We affirm defendant's convictions and remand for correction of his judgment of conviction.

I.

At the trial in this matter, Detective Tracy Bennett, a member of the Essex County Sheriff's Office Bureau of Narcotics, testified that, on July 9, 2009 at 9:50 a.m., he was working undercover in the area of 16th Avenue and South 13th Street in Newark, an area known for narcotics activity. He was in an unmarked vehicle, and four other officers were present in the area in two unmarked vehicles as back-up. While conducting surveillance in that area, Detective Bennett observed defendant standing on the southeast corner of the intersection of the two streets. A man in his early sixties or late fifties, later identified as sixty-four year old Ronald Jones, approached him, and the two engaged in a brief conversation. Defendant then went to the rear of a particular residence on South 13th Street, reached under the vinyl siding, and retrieved an item - conduct that Detective Bennett observed after moving his vehicle to a better vantage point. After retrieving the item, defendant returned to the waiting Jones, where he exchanged the item for paper currency. Jones then put the object in his left pants pocket, while defendant placed the currency in his right pocket.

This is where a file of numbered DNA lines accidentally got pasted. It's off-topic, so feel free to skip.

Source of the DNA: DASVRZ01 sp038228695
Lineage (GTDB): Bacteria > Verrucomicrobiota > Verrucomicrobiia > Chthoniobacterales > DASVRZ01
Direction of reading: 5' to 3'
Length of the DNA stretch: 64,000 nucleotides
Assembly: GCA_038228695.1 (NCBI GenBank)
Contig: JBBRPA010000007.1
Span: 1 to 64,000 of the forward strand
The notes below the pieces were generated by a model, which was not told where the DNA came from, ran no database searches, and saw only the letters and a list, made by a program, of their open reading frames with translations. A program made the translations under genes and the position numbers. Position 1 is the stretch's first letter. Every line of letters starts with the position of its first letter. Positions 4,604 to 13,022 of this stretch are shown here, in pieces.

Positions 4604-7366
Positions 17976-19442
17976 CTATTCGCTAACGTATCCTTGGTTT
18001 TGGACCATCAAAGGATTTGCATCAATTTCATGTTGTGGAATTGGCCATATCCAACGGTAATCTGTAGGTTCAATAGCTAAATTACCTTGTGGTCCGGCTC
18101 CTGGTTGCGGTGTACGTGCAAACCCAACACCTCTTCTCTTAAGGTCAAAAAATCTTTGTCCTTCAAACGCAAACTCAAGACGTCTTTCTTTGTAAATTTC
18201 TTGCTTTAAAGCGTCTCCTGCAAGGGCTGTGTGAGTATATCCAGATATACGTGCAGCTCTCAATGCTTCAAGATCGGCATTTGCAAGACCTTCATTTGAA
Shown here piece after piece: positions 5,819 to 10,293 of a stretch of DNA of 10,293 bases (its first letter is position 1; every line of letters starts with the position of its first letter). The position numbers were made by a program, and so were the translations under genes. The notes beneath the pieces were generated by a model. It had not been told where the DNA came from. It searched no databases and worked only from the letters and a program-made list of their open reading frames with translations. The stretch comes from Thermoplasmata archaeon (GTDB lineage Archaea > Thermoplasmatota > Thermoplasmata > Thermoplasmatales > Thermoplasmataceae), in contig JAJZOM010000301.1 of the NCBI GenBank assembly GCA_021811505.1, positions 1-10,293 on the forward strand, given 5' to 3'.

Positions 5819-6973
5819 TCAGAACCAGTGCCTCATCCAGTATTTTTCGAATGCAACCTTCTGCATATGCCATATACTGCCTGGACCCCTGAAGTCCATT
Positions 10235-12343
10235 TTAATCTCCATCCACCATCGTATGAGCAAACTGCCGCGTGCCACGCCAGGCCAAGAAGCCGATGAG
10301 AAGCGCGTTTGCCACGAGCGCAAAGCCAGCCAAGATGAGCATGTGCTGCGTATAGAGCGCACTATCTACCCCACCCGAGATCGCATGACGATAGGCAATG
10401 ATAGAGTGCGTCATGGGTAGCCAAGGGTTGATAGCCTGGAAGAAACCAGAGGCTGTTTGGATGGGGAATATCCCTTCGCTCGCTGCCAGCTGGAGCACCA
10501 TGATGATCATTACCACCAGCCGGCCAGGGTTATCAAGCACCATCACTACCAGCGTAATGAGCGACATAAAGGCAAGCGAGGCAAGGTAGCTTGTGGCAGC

Following the exchange, Detective Bennett advised the backup units of defendant's and Jones's descriptions, and the directions in which they were walking. One of the units detained Jones, who was found to have four glassine envelopes of heroin stamped "boost" in his left pants pocket. Defendant was detained by the other unit. A search incident to defendant's arrest revealed a small amount of currency but no drugs. However, investigation of the location under the vinyl siding disclosed two magazine wraps containing ninety-two envelopes of heroin, seventy-two of which were marked "boost." A weapon with a magazine containing nine rounds was also recovered from the location.

The detective stated that the location at which the exchange occurred was across the street from a baseball field, located within a public park. It was also within 1,000 feet of Harriet Tubman School and within 500 feet of a public housing complex known as West Side Village.

At the conclusion of the trial, defendant was found guilty of the drug charges that we have enumerated. He was found not guilty of charges of unlawful possession of a handgun and possession of a handgun in connection with a narcotics offense. A charge of receipt of stolen property consisting of the gun was dismissed by the State. Following sentencing, this appeal was filed.

II.